2. Divide the time period [0,T] into small time increments. For each time increment, generate a uniform[0,1] random variable. For each time increment, if the uniform variable is less than or equal to \lambda(t) dt, where dt is the time increment size, then an arrival occurs during that increment. Assign the arrival time to be a random time in the increment. This method is only approximately correct, but it is good enough in most cases and may be faster to simulate in certain cases.

There are other options, but these will get you started in simulating your Poisson processes.

Betting on Underdogs in the NFL

I recently read the paper “Herd behaviour and underdogs in the NFL” by Sean Wever and David Aadland. It describes the phenomenon whereby bettors overvalue favorites in the NFL. They speculate briefly that this is due to the media and analysts over-hyping certain popular teams and under-estimating the parity that exists in the NFL. They create a model that suggests that betting on certain longshot underdogs will result in a positive expected betting profit. Because you typically wager $110 to win $100 when betting against the spread, you have to win more than 52.38% of the time to make money.

They fit their model on data from 1985-1999, and the model recommended betting on home underdogs when the spread was +6.5 or more and away underdogs when the spread was -10.5 or less. If they had used this betting strategy from 2000-2010, they would have made 427 bets, of which 246 would have won. That’s a winning percentage of 57.61%. If they bet $110 on each of those 427 games, they would have made $4690 over the 10 years, thus returning about $11 profit on each $110 bet. That’s a 10% return on investment, if I’m not mistaken. Pretty impressive.

sports_betting_logo

Sacramento Kings Crowdsource Draft Analytics

Painfully interesting mini-movie from Grantland about the Kings’ GM crowdsourcing some of their draft analytics to get fresh ideas.

It’s a deep draft. But with my minimal analysis, I don’t seem a huge difference in player potential from the ~4-~20 range. The Kings have the 8 pick, right in the middle of the “really good, but not necessarily great” range. If they can identify some value picks toward the end of the lottery or the late first round, I think it makes sense to move down from the 8 spot if they can get 2 first round picks in return. But I doubt anyone will offer that. Looking forward to seeing what happens in the draft.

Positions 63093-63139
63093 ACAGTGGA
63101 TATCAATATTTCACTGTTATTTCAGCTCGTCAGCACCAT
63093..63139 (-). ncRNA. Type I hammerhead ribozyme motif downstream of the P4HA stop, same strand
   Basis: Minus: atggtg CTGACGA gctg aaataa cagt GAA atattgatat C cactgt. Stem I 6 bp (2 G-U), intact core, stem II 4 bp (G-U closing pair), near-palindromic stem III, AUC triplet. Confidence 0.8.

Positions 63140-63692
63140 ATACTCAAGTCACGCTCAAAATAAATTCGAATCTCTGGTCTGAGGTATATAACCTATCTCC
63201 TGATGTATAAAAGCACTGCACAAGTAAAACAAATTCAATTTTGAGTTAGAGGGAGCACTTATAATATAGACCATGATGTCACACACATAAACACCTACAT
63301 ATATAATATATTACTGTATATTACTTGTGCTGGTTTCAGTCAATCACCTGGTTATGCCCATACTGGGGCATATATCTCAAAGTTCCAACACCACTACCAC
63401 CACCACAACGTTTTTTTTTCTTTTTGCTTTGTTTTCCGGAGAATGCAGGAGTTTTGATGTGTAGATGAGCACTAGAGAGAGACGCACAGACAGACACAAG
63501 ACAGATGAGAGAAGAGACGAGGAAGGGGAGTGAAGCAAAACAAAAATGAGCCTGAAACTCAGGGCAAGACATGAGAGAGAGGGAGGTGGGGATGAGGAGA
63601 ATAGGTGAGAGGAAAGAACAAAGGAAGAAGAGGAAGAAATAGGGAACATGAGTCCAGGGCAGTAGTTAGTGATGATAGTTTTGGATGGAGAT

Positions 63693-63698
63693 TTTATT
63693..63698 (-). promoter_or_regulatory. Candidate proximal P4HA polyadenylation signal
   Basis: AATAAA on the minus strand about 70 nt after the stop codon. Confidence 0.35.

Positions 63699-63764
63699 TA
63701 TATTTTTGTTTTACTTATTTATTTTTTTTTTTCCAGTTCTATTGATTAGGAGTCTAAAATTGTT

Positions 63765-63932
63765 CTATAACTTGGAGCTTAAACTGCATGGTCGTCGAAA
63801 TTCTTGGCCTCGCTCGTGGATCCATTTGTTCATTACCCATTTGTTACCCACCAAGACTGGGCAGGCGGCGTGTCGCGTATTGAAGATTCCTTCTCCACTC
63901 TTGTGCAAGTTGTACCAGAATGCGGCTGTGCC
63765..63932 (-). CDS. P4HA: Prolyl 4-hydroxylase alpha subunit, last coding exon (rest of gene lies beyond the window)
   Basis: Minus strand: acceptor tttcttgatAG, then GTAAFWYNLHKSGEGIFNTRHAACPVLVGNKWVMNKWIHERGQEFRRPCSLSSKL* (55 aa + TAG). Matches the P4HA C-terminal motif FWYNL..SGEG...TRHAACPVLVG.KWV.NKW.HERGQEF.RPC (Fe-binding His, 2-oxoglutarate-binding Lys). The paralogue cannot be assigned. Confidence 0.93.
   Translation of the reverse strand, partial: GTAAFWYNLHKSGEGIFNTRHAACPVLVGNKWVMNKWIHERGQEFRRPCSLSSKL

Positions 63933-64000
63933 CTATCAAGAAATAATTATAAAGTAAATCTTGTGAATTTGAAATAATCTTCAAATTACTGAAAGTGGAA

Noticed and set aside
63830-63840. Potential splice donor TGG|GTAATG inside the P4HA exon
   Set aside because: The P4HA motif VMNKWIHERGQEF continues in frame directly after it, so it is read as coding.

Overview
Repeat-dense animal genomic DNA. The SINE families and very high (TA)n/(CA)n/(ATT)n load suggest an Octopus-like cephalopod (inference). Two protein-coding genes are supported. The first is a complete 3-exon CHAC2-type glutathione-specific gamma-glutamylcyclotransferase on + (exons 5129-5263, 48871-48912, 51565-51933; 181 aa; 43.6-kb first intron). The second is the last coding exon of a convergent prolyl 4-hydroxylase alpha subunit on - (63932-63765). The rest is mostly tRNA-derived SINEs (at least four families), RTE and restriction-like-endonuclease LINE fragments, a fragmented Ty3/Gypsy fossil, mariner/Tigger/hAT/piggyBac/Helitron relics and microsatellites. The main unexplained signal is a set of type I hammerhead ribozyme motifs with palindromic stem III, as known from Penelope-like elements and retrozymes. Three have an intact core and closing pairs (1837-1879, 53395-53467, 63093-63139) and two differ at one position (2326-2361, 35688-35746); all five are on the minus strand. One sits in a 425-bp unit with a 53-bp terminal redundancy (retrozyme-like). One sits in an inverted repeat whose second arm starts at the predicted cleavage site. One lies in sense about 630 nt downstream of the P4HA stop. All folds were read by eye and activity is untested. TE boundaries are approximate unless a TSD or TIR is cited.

Theory Tuesday- Queueing Notation

When people describe queues in queueing theory, they use a certain notation that at first looks cryptic. For example, a queue that has exponential interarrival times, exponential service times, one server, and room for 10 people in the queue is denoted as an M/M/1/10 queue.

What do the letters in queueing notation mean?

The first letter specifies the probability distribution of interarrival times.
The second letter specifies the probability distribution of service times.
The third letter represents the number of servers working in parallel in the queue.
The fourth letter represents the maximum number of customers in the queue. If omitted, it is assumed to be infinite.

Here are the most common options for the first two letters:
M = exponential (Markovian) distribution
D = deterministic arrival/service times
E_n = gamma distribution with shape parameter n (also called an Erlangian distribution)
G = general distribution (most everything else)

Code Monkey Monday- Dropbox for moving files between home and work

I got frustrated by the unreliability of IU’s shared drive in the fall. I also got tired of forgetting files at home or work when I needed them at the other location. So I took the plunge and set up a Dropbox account. I can now store all of my files on Dropbox and not worry about bringing them with me everytime I go home. I downloaded the desktop application to my work computer and personal laptop, which automatically synchs any updates and keeps me from having to go to dropbox.com every time I want to access a file. This works well for personal and homework files; I doubt it would be advisable for anything proprietary or confidential.

Next week, I’ll show how I set up version control in my Dropbox so that I have version control on all my programming files.